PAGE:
What is a lease?
The lease is an accounting term for a leased asset. The asset is generally a property such as a building or a space in a building. The lessee concludes with the lessor the right to use the property in exchange for a series of payments provided for during the term of the lease. Renting space in an office building for business use or renting a building for a retail store are two examples of a commercial lease agreement.
Key points to remember
- A lease is an accounting term that refers to an asset or property that a tenant (tenant) agrees to rent from a lessor (owner) for an agreed period in exchange for planned payments.
- Retail store owners often use rental agreements for their businesses rather than building their own buildings.
- Commercial property leases can be complex agreements that stipulate elements such as the payment structure, breach of contract clauses and leasehold improvement clauses.
- The contract will stipulate which party is responsible for making leasehold improvements, which could include things such as building walls and partitions, adding lighting fixtures or building shelving.
A rental contract will specify the terms of the agreement between the tenant (tenant) and the lessor (owner or owner). Contracts for commercial properties – like space in an office building – are usually complex agreements that stipulate the responsibilities of the owner, the responsibilities of the tenants, security deposits, breach of contract clauses and leasehold improvement. Larger tenants can request more favorable conditions in exchange for renting more space for a longer period. Leases for commercial properties generally last from one to 10 years.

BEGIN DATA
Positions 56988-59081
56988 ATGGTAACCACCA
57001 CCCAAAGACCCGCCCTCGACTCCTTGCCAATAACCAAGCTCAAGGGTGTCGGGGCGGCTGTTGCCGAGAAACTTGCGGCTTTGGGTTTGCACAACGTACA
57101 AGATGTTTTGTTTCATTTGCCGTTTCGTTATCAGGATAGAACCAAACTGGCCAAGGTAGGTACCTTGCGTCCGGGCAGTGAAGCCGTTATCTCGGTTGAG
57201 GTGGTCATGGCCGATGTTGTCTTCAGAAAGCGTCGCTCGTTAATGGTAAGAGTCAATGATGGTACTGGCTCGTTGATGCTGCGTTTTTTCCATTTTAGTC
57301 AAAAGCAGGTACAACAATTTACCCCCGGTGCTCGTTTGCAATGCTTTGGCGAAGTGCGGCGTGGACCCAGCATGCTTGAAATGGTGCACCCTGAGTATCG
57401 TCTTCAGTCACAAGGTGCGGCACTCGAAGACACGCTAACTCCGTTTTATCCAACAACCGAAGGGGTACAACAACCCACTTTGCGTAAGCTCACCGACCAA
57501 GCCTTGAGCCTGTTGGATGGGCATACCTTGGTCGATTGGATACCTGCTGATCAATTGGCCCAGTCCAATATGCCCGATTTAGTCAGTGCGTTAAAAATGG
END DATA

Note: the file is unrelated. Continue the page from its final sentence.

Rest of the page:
After the conclusion of a rental contract, the tenant or lessee begins to build the space for his purposes to the extent permitted by the contract. Work on walls, ceilings, floor space, lighting fixtures, additional plumbing fixtures, shelves and cabinets represent leasehold improvements that are recorded as capital assets on the balance sheet of a business.
Depending on the contract, leasehold improvements can be paid for by the tenant, the landlord, or a combination of the two. Some landlords may agree to pay leasehold improvements to encourage a new tenant to sign a lease. However, when demand is high for a building or office, the owner may not be willing to incur additional expenses for leasehold improvements. Leasehold improvements that are permanently attached to the building often remain the property of the owner, even after the end of the lease.
Leasehold improvements are made inside a building; modifications made to the exterior of a building are not considered to be leasehold improvements.
Example of lease
Leases are the most common for brick and mortar retailers. Best Buy Co., Inc. is one such example. The company rents the majority of its buildings and makes rental improvements that suit its standardized functional and aesthetic interior design. Most of the company’s leases contain renewal options and escalation clauses, as well as contingent rents based on specified percentages of revenue, which is a common term in leases for retailers.
Rental charges are recognized on a straight-line basis until the end of the initial lease term, and any difference between the amounts of the linear charges and the rent payable is recognized as deferred rent. For some retailers, leasehold improvements represent a significant portion of gross tangible capital expenditures.